Celebrating kids as they head back to college. These student engineers rock: https://youtube.go ogleapis.com/v/KEB JmZL8G1E (Aug 23, 2013 | post #1098)
Hi friend, hope all is well across the pond as well! (Aug 20, 2013 | post #470)
With a screen name of "Beers" I am not surprised. :) Never hurts to try though does itNice to "see" you also Terry. 8^) (Aug 20, 2013 | post #469)
DNA is not complex. C'mon, this is not a hard concept to understand. In today's world of personalized medicine and personalized genome mapping everyone is learning and teaching themselves about the basic concepts. DNA came from RNA. Go to the DNA Learning Center that we use to explain concepts: http://www.dnalc.o rg/ Scroll down to the bottom, see the link that says "DNA from the Beginning"? Click on it. Follow along and learn the basics. Once you have learned the basics, go back to the Learning Center home page. In the search box type "How did DNA evolve?" If you have trouble reading about it, then click on any of the auditory clips and listen to the different scientists explain it to you. Ray Gesteland's clips are good. He is a Distinguished Professor of Human Genetics. His research is on RNA, specifically secondary structures in RNA that can provide additional coding information. If you want to debate biological concepts, then make an effort to teach yourself a little about the subject matter. (Aug 19, 2013 | post #429)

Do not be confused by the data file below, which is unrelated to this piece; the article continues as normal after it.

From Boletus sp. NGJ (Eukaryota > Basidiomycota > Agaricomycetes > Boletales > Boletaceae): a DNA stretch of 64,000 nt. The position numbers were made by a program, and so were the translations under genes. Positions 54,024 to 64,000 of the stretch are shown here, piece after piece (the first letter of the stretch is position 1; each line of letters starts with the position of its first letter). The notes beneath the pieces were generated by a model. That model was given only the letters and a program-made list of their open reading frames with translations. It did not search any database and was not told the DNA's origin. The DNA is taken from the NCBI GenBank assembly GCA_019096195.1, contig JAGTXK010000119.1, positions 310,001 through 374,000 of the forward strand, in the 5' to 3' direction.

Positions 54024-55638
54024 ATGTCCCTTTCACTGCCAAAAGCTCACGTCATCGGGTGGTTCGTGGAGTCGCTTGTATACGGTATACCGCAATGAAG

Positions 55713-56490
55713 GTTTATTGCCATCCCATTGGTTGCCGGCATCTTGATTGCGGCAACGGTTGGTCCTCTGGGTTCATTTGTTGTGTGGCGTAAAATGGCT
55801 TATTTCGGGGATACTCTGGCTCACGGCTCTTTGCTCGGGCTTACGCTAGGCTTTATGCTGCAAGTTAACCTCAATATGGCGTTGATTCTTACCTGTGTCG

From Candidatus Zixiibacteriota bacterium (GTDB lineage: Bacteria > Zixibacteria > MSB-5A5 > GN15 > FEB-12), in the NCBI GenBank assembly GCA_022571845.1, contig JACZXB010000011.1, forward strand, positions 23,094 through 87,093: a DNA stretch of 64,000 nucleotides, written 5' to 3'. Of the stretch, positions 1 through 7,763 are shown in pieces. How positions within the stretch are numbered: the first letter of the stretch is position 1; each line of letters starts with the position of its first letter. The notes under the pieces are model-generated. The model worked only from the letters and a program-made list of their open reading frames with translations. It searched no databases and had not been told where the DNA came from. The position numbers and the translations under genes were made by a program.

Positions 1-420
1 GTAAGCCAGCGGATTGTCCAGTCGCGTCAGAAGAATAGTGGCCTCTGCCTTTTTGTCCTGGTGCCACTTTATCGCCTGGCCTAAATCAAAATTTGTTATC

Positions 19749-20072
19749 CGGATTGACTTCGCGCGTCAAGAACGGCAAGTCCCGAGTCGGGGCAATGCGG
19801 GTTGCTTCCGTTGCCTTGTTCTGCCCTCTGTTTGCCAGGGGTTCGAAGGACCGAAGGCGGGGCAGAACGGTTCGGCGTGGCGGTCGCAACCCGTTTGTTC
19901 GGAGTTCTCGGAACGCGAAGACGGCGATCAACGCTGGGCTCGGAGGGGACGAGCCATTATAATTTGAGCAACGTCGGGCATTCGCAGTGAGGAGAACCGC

I can just hear that cat saying "Oh yeah just can't get enough of this winter baby" (read in Barry White type voice) that just about sums it up. Shoot, previous post should also have referenced Barry, not Lou. (Jan 10, 2013 | post #243)
Scoundrel...rub it in. We had three different storms during Christmas week. During one of them I sat on the turnpike for literally hours in the mountains. Shut the car off, popped the trunk, grabbed books and Christmas cookies and just sat there, reading, eating and watching people scurry over the hill to use the "facilities ". (Jan 10, 2013 | post #242)